Seventy miles south of the Arizona border, the isolated copper-mining town of Nacozari sits, like a lone Yucca tree, in the solitude of the sweltering Mexican desert. Last June, it was the scene of an act of harsh repression that will besmirch Mexico's image for years to come as Latin America's largest democracy.
Driven by despair over squalid driving conditions and low wages, some 3,500 workers at the mines owned by Mexicana di Cobre, a giant combine heavily financed by U.S. banks, walked off their jobs last Feb. 26. Two months later the Mexican government ordered soldiers and federal police to break the strike. The troops invaded the homes of 38 suspected strike leaders, who were bound, gagged, beaten and hauled into jail.
Production has since resumed, but the resentment smolders.
The ugly episode gained little notice in the press. We sent our roving reporter, Hal Bernton, to Nacozari for a first-hand look at the problems besieging Mexican mine workers. Many of them, he found, fear that their government has launched a strong-arm policy to brutally beat down a mounting labor unrest.
"We are living in a state of siege," one miner told Bernton. "We cannot talk because some of the federal police are disguised in miner's clothes. It's like Pinochet's Chile or Somoza's Nicaragua. There is no one we can turn to for support. We are betwen the sword and the wall."
After being released on bail, the seized strike leaders were banned from the mines. Many went into hiding to escape further police harassment; others returned to the barrio of cardboard shacks on the outskirts of town, where they live with their families.
"We want to be treated like human beings and not animals," said a 42-year-old strike participant who lives in a cardboard hovel with his wife and five children. "If the government continues to act as it has," he warned, "we shall all become communists."
Just behind his shack stood a chain of weathered wooden box cars that the miners have converted into primitive housing units. The decision to strike, said the miner, had been a difficult one. It was made after working three years, 12 hours a day, six days a week, to open what will soon become one of the largest copper mines in Latin America. Although a skilled construction worker, he was paid only $32 a week for his toil - less than the salary of a factory worker in Mexico City.
"What do I have to show for my efforts?" the leathery skinned miner asked. He pointed to the cramped two-room shack where his family of seven lives. There were three beds inside. On a kitchen shelf was the family's meager food supply - a few bags of beans, some noodles and a box of corn flakes. His children are forced to attend overcrowded schools, and the hospital lacks adequate medical facilities.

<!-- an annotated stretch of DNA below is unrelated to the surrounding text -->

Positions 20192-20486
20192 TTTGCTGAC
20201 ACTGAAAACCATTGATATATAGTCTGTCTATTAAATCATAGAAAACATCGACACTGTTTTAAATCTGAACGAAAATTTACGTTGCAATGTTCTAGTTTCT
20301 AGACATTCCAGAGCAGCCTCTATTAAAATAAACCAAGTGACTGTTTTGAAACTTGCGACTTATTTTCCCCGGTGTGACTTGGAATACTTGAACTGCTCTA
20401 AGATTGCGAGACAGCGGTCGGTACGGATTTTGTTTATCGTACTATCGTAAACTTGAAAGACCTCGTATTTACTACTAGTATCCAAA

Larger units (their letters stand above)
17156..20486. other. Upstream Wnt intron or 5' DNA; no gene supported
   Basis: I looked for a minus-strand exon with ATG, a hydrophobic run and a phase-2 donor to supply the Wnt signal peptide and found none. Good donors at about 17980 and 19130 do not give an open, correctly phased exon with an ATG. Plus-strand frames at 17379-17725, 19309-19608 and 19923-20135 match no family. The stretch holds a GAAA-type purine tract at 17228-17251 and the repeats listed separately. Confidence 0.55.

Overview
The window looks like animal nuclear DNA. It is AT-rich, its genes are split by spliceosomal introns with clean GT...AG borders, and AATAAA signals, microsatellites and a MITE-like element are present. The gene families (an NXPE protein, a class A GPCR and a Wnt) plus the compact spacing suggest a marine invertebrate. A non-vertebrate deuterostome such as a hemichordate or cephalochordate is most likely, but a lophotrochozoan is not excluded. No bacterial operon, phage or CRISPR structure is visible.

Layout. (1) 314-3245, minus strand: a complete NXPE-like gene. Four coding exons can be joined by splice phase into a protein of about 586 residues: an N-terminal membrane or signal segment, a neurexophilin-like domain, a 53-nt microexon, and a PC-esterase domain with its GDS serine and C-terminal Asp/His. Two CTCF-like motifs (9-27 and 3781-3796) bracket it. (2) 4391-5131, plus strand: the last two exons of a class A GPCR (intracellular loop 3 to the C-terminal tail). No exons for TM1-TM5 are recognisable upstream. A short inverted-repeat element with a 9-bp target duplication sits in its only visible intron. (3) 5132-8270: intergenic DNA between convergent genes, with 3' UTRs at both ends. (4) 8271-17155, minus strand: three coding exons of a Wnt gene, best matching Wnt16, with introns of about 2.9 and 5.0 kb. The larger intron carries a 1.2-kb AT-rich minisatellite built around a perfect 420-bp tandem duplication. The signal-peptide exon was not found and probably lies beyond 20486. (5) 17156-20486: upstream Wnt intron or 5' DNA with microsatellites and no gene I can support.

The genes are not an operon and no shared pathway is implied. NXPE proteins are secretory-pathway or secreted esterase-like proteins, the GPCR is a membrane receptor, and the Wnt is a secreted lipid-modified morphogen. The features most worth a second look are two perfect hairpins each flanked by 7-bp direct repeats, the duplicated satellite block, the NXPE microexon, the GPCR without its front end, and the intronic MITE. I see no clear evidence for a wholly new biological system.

Single men who work for Mexicana di Cobre are crammed, 32 to a dormitory room, into hastily erected barracks that cling to the steep slopes of a valley. There are few trees on the barren site to provide shelter from the blazing desert sun. In winter, they complained, they lack blankets to keep them warm during the cold nights. They are transported to and from work in open trucks that allow little protection from the chilly winter rains.
Said one engineer who works with an American construction firm at the mine: "There is a high turnover rate which could be stopped if the company paid higher wages. We bring a man up from Mexico City, train him, and then he leaves because he doesn't have a good meal."
The Americans, company executives and a few privileged workers dwell in comparative comfort in company-built homes, which sit on a mountainside high above a poverty pockets of Nacozari.
That was the stage setting when the miners rebelled and appealed to the government mine workers' union for help. They then learned that the union had signed a secret contract with the company in December 1977. The union refused to divulge the terms of the contract.
A week after the work stoppage, a representative of the strikers met with Mexican President Lopez Portillo. He seemed sympathetic but never spoke out on the problem. Instead, the Portillo government bowed to pressures brought by Mexican industralist who own interests in the mine.
However, the military commander of the district, say our sources, refused an order to move in on the strikers. He was replaced by Gen. Alfonso Rangel, a hard-nosed officer known for his tough tactics against Mexican drug traffickers. On June 21, Rangel's assault force of soldiers broke into the homes of strike leaders.
"A soldier came into my home and put a rifle to my little girl's face and asked where I was," said one of the miners who was arrested. "When I arrived home, my girl was crying, yet she could not say why. Then the soldier came back and began to beat me in front of my children."
There is savage irony in the Portillo government's treatment of the strikers. In 1906, a group of outraged copper miners struck in the nearby town of Cannea. Repressive tactics by the Mexican government and U.S. mining interests helped to trigger a national revolution. The Portillo government boasts that its origins are rooted in that revolution. The government reverently proclaims that Cannea strikers as national martyrs.
The strike leaders at Nacozari fiercely believe that the Portillo regime is now betraying the revolution it so enthusiastically hails. As one miner grimly put it, pointing to the shanty town where he lives: "How is it possible that one of the richest mines in the world can have such a cordon of misery lying around its waist?"